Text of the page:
What are the Benefits of Mental Health Awareness Month?
Mental health is a topic that people tend to avoid.
Many don’t want to talk about it because they’re ashamed of having mental health issues, or they fear being judged by others. But the fact of the matter is that struggling with mental health symptoms is actually quite common—especially for people experiencing poverty and homelessness.
Mental health awareness not only encourages compassion and empathy within the community, but it can also help those struggling with mental illness understand that they are valuable and that help is available to them.
The fact is: no one chooses to live with a mental health condition. The important thing is that we understand that mental illness is a disease and that individuals struggling with mental health conditions can receive care and support. Mental Health Month reminds us to advocate for people living with mental health conditions and express to those who are struggling most that they are not alone.
Behavioral Health Clinician, Brandon, highlights this particular benefit of awareness:
“People readily obtain care for physical ailments such as diabetes or cancer but feel shame around seeking help for illnesses such as depression or anxiety, even though these disorders also have physiological underpinnings. Building awareness for mental health can combat this stigma and help people understand that mental illness is no one’s fault nor is it a sign of character weakness. It is my hope that seeking treatment for mental illness will someday be viewed as a source of strength within our culture rather than a source of shame.”
Mental health awareness allows all of San Diego to thrive by fostering each individual’s ability to have healthy relationships, contribute to the community, and participate in a productive community.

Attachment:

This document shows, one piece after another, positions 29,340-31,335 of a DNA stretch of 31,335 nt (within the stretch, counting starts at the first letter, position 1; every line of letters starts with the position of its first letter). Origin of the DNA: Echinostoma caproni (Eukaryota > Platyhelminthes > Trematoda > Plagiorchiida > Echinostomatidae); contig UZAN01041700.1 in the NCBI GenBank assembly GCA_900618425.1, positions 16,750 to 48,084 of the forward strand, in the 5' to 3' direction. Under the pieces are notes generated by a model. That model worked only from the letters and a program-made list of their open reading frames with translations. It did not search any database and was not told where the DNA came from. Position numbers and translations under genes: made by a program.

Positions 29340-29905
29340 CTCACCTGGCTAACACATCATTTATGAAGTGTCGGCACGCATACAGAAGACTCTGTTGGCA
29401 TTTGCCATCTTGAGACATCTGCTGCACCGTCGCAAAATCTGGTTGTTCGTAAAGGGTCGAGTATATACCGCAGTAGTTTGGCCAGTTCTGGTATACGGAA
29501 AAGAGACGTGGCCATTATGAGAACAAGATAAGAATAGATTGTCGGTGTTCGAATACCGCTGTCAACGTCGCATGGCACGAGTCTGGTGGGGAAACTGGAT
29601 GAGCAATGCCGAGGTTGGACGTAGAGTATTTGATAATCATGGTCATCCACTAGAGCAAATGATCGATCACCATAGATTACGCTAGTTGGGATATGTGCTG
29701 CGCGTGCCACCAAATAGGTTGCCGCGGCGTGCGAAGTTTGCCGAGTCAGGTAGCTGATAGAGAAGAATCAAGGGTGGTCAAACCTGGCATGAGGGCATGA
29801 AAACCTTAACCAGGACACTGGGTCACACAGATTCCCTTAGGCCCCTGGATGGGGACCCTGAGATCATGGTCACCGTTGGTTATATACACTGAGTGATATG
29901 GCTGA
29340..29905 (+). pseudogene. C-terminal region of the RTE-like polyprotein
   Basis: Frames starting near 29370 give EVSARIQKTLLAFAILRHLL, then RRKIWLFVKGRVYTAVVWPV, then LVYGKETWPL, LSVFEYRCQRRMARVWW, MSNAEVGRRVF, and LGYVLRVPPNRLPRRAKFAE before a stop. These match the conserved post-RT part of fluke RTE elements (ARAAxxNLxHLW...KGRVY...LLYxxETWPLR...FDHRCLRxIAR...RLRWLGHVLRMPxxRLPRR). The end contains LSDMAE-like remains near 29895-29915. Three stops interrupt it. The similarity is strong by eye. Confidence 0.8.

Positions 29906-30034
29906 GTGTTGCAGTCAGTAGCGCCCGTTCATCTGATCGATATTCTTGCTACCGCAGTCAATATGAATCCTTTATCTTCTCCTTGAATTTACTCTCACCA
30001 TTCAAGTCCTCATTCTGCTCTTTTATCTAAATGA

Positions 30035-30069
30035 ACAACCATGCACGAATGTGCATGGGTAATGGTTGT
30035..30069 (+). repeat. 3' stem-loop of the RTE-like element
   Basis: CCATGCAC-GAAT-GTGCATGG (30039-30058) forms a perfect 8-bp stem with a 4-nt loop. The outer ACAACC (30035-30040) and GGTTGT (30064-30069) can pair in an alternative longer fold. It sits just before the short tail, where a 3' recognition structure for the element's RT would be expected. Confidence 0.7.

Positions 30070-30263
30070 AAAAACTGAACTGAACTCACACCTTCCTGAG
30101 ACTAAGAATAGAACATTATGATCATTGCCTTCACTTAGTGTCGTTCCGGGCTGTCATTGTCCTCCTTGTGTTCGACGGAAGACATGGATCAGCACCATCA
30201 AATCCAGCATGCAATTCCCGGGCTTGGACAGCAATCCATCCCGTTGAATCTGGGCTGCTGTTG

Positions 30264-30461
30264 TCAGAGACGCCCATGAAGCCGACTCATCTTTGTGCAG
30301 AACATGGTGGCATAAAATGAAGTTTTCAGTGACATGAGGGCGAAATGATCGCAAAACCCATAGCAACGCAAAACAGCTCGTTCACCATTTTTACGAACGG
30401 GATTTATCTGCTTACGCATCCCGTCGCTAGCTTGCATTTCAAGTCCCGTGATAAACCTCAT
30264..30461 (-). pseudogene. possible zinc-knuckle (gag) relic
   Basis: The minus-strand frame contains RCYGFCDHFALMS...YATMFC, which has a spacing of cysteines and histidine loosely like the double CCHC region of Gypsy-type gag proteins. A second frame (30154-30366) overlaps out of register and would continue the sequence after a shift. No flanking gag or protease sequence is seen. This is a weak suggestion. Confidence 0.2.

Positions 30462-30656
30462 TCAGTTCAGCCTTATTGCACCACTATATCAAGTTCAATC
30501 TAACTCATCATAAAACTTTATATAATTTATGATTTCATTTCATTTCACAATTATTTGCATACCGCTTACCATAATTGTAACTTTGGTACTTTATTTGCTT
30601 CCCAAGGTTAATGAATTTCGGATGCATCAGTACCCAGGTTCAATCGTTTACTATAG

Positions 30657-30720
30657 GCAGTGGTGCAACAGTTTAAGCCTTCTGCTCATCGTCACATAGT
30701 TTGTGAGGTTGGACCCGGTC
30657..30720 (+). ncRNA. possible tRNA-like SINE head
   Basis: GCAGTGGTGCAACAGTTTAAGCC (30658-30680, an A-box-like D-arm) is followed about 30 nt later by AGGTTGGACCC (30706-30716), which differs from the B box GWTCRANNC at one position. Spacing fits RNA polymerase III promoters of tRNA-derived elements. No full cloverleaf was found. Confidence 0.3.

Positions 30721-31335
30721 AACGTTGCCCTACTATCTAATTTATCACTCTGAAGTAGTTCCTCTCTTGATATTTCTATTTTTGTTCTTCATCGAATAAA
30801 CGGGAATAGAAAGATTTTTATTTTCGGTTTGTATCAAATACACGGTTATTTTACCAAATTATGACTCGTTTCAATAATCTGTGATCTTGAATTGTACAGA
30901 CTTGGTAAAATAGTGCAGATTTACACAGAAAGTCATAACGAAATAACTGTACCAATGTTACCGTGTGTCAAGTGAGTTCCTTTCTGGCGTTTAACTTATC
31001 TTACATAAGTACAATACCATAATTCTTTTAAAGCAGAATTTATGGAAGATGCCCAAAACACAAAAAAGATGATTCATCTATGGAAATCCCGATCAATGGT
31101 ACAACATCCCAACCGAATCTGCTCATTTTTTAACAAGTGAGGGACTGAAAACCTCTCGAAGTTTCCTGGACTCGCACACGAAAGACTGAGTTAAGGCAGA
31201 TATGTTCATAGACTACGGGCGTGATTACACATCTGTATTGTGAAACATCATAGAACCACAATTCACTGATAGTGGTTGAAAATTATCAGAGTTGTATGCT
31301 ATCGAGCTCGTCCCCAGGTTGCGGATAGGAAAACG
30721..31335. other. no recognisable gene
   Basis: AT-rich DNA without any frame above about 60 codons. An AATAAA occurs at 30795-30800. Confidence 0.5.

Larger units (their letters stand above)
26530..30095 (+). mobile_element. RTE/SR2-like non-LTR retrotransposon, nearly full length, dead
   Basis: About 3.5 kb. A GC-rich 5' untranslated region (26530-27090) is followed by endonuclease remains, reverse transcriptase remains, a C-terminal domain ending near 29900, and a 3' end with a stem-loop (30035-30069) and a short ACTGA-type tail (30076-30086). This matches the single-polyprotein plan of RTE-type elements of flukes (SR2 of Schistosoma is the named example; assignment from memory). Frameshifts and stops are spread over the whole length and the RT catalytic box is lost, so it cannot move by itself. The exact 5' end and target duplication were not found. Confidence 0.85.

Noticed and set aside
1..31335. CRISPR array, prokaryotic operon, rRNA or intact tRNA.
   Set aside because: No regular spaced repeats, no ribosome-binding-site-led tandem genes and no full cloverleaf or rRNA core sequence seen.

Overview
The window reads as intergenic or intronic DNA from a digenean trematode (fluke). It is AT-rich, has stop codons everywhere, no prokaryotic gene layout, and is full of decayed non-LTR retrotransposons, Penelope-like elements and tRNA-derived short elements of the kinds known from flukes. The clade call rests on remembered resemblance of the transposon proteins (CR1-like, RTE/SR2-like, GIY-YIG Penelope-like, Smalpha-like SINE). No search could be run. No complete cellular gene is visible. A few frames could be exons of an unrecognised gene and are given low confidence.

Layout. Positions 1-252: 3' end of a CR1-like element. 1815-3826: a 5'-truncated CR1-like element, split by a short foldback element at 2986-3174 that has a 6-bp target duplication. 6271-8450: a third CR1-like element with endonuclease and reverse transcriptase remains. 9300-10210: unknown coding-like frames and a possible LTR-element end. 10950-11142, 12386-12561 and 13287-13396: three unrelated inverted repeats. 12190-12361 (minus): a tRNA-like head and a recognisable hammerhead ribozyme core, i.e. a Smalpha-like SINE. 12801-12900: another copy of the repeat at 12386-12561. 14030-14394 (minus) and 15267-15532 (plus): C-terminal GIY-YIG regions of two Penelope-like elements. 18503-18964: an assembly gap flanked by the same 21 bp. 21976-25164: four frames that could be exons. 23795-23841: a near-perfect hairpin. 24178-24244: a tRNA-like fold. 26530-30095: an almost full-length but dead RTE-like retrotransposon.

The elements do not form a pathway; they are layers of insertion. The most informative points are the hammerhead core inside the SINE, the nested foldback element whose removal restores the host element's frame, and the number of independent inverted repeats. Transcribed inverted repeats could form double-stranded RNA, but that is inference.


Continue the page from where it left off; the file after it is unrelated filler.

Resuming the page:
How Does Father Joe’s Villages Help People with Mental Health Conditions?
At Father Joe’s Villages, we believe that people who are experiencing homelessness and living with mental health challenges deserve dignity and access to care. That’s why we offer specialized programs through our Village Health Center that provide the resources individuals need to manage their mental health symptoms.
In 2021, the Village Health Center delivered nearly 5,000 behavioral health services including:
- Individual and group therapy
- Substance-use disorder treatment
- Medication assisted treatment
- Psychiatric services
The behavioral health programs offered through the Village Health Center provide people who are experiencing homelessness and mental health conditions the resources they need to live happy, self-sufficient lives.
What You Can Do During Mental Health Awareness Month?
- Open up dialogues with family, friends, and co-workers
- Advocate for mental health awareness
- Speak up against discrimination of people living with mental illness
- Donate time or money to an organization supporting behavioral health
- Extend an open ear, hand, and heart to those experiencing mental illness
- Learn more about mental health in the U.S.
- Support organizations that offer mental health resources
- Prioritize your mental health and wellness
- Sleep well nightly
- Have a nutrient-rich diet
- Reduce your consumption of processed foods, sugars, and alcohol
- Have “me-time” or add self-care to your schedule
- Doing things you enjoy
Bottom Line on Breaking the Stigma Around Mental Health
Mental Health Awareness Month may come only once a year, but for people who live with difficult mental health symptoms or love people struggling with mental illness, Mental Health Awareness Month is every month.
To lighten the load for those who already may have too much to carry, consider donating your time, money, and political voice to dismantle the stigma around mental health.